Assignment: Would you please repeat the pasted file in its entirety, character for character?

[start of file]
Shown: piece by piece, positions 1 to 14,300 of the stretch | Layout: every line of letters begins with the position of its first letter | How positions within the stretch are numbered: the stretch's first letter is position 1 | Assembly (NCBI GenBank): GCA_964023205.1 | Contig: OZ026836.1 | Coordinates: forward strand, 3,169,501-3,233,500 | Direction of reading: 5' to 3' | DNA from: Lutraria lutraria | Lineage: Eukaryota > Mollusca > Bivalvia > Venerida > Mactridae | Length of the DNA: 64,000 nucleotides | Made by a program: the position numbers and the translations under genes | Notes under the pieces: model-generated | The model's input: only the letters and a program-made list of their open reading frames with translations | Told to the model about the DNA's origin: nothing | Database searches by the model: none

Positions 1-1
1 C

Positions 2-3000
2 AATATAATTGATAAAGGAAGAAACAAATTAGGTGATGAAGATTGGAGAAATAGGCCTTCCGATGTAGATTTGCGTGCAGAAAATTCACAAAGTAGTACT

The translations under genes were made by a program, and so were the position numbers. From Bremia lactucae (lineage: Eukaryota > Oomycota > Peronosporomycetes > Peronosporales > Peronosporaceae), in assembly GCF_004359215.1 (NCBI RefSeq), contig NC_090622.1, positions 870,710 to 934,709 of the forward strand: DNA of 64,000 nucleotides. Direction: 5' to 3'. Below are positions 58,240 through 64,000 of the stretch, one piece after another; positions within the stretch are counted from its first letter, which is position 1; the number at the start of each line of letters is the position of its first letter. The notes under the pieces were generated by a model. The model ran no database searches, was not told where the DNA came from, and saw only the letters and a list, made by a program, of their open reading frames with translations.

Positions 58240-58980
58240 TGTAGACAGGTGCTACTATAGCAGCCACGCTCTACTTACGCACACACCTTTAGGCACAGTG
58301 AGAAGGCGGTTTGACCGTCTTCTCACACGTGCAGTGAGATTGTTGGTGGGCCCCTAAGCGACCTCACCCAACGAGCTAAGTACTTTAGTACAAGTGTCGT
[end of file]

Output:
Shown: piece by piece, positions 1 to 14,300 of the stretch | Layout: every line of letters begins with the position of its first letter | How positions within the stretch are numbered: the stretch's first letter is position 1 | Assembly (NCBI GenBank): GCA_964023205.1 | Contig: OZ026836.1 | Coordinates: forward strand, 3,169,501-3,233,500 | Direction of reading: 5' to 3' | DNA from: Lutraria lutraria | Lineage: Eukaryota > Mollusca > Bivalvia > Venerida > Mactridae | Length of the DNA: 64,000 nucleotides | Made by a program: the position numbers and the translations under genes | Notes under the pieces: model-generated | The model's input: only the letters and a program-made list of their open reading frames with translations | Told to the model about the DNA's origin: nothing | Database searches by the model: none

Positions 1-1
1 C

Positions 2-3000
2 AATATAATTGATAAAGGAAGAAACAAATTAGGTGATGAAGATTGGAGAAATAGGCCTTCCGATGTAGATTTGCGTGCAGAAAATTCACAAAGTAGTACT

The translations under genes were made by a program, and so were the position numbers. From Bremia lactucae (lineage: Eukaryota > Oomycota > Peronosporomycetes > Peronosporales > Peronosporaceae), in assembly GCF_004359215.1 (NCBI RefSeq), contig NC_090622.1, positions 870,710 to 934,709 of the forward strand: DNA of 64,000 nucleotides. Direction: 5' to 3'. Below are positions 58,240 through 64,000 of the stretch, one piece after another; positions within the stretch are counted from its first letter, which is position 1; the number at the start of each line of letters is the position of its first letter. The notes under the pieces were generated by a model. The model ran no database searches, was not told where the DNA came from, and saw only the letters and a list, made by a program, of their open reading frames with translations.

Positions 58240-58980
58240 TGTAGACAGGTGCTACTATAGCAGCCACGCTCTACTTACGCACACACCTTTAGGCACAGTG
58301 AGAAGGCGGTTTGACCGTCTTCTCACACGTGCAGTGAGATTGTTGGTGGGCCCCTAAGCGACCTCACCCAACGAGCTAAGTACTTTAGTACAAGTGTCGT